In 2016, the federal government disbursed $651.7 billion in grant awards. Of that, 84% went directly to state and local governments in the form of either mandatory (also known as ‘formula’) or discretionary (‘block’) grants. The lion’s share of this funding is dedicated to Medicaid and other health programs, but even with those expenditures factored out that leaves $277.6 billion, or over 7%, of the total federal budget for FY2016. That 7% funds everything from environmental mitigation, income security programs, and early childhood education to transportation, community redevelopment, job training, and social services.
State and municipal governments occupy a uniquely complex place in the grant ecosystem. Grantees *and* grantors both take in data from below and push it up, and as a result their data and reporting systems are particularly susceptible to redundancies and complications. Along with the federal reporting requirements they are obligated to meet, each state has its own internally mandated requirements to monitor the finances and performance of programs.
A 2013 report from the Urban Institute based on a survey of nonprofit entities with either government grants or contracts for the delivery of services noted that reporting requirements are one of the single biggest challenges facing organizations. The report highlights that the general burden of duplicative reporting is created largely by a lack of agreement on terminology from funder to funder and a lack of communication between funders causing organizations to be overwhelmed. State and municipal governments, with their dual challenge of being both grantors and grantees, can be even more overwhelmed.
Troublingly, these murkily defined terms and systemic complexities can do much worse than just leaving us with unreliable and incoherent data - they can leave money on the table. Ultimately, it is all but impossible to understand funding. At the end of FY15, the Government Accountability Office (GAO) found almost $1 billion in undisbursed funding remained in grant accounts, which had expired. Further, more than half of which had expired 1-3 years prior. The undisbursed accounts cost the federal government real money - $173,000 per month in fees just for empty accounts that have not been closed because either the final reports have not been delivered or registered within the granting agency. Often this is due to either a grantee’s failure to deliver their required close-out reports on accounting and performance, or an agency’s failure to review, process, or reconcile reports which have been delivered.
The Grants Oversight and New Efficiency Act (GONE Act), which was implemented to help improve the close-out rates, is well intended but essentially will result in a report on reporting. The grants involved are those which have expired in excess of two years ago, and the act does nothing to redress the systemic problems which lead to open but expired grants and undisbursed funds.
The GAO, the Urban Institute, NASACT, and many others across the ecosystem have been advocating for coherent, streamlined grant reporting since well before the American Recovery and Reinvestment Act came into being. The only way to truly create a better environment for grantees, be they local governments or subgrantees providing services, is to standardize the proverbial kit and kaboodle. The chart showing the flow of federal grant-related reporting illustrates why demand for standardized data is only going to continue growing, as data calls become simultaneously more numerous, more diverse, and more redundant.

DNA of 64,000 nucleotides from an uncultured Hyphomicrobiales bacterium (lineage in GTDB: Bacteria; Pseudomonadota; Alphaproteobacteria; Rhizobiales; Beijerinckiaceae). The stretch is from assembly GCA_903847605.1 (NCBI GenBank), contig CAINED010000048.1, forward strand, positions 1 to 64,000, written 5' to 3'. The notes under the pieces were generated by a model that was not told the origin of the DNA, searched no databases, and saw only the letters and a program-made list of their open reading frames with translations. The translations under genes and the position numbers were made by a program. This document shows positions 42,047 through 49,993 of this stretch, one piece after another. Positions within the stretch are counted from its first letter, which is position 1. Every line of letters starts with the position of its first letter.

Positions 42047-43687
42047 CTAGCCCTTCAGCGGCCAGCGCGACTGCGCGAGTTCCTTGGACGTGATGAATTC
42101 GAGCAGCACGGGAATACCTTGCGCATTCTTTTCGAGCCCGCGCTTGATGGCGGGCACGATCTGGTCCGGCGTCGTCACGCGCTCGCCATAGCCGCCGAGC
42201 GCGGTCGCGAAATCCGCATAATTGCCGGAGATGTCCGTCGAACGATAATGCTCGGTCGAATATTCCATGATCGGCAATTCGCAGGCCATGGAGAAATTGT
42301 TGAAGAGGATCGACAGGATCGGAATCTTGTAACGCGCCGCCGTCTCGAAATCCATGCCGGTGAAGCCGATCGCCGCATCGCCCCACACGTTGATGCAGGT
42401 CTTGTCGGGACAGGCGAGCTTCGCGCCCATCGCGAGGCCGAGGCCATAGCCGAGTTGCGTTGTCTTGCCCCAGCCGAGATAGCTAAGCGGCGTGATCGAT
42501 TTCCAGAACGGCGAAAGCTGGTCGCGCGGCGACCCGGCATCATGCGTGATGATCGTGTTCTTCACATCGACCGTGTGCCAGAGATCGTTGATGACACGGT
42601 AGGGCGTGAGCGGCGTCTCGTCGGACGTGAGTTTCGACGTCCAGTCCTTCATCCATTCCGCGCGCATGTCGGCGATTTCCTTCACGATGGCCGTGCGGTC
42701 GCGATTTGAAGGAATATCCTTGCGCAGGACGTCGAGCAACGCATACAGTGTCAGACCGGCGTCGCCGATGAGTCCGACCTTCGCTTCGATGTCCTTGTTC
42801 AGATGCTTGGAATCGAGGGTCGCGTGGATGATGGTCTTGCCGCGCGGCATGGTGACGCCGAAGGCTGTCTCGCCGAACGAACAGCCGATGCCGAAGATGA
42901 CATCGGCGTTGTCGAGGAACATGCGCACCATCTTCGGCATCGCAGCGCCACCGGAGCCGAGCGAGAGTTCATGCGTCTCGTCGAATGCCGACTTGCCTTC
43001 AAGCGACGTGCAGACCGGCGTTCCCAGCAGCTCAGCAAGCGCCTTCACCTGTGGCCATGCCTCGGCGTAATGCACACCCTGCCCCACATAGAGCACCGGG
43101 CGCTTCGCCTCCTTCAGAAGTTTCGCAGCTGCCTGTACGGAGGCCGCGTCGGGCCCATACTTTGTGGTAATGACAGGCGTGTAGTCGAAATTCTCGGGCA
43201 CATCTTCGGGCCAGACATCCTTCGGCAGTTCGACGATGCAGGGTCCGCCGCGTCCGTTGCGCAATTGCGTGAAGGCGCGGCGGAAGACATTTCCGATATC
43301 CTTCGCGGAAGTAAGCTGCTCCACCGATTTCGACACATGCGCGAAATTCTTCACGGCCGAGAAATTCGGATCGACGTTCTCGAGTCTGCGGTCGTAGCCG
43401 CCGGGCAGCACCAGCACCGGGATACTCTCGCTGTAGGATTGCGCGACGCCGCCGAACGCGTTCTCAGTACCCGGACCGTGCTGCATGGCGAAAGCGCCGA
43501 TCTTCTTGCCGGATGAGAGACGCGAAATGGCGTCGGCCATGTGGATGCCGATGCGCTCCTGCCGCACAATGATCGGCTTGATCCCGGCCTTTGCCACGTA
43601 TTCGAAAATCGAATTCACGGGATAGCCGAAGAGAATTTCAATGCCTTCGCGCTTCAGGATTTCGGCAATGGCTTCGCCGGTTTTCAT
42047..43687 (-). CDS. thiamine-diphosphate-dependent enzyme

The chart only shows the movement of grant data once it reaches the federal government, None of it cascades. None of it autopopulates, or autogenerates. Within the grant world, huge swaths of the data sources for the information shown above exist only in fillable PDF forms unless it is either crawled by software or entered into a database by hand after the report has been delivered to the funding agency by the grantee. None of it is standardized, with the exception of USASpending.gov, which only deals with the financial reporting and is only going into effect across the federal government in May of this year.
States and municipalities have their own complex labyrinths of institutional and legislative requirements, on top of those imposed from above, as well as challenges of shifting federal and state budgetary priorities and capacities. All of this is before they try to respond to ever changing and often growing public needs. On average, federal funds make up almost 31% of a given state’s expenditures and is second only to their state tax revenues as a funding source. States are dependent on federal resources to care for their citizens in a variety of both tangible and intangible ways. Funds are often either being underutilized or overspent on unnecessary, duplicative administrative tasks.
Creating and mandating a standardized data structure and data dictionary for reporting that could be used up and down the information ladder would not only save money for nonprofits and create a clearer picture of program needs and better fiscal oversight for the federal government, but in many ways it may be most beneficial for those state and local governments working in between. States are already starting to work with each other to ease the data and reporting burden on themselves and their grantees, as with the Single Portal Initiative. A comprehensive, and well-defined data dictionary for reporting, based around the DAIMS but with the addition of terms, measures, and metrics specific to the grant world would better serve the community. Also, it would drive costs down, increase efficiency, and give better, more consistent, and more reliable insight not only into fiscal outlays, but into both the needs of citizens and how to meet those needs better.
And the best part is, we already have one in the CDER Library - we just have to use it.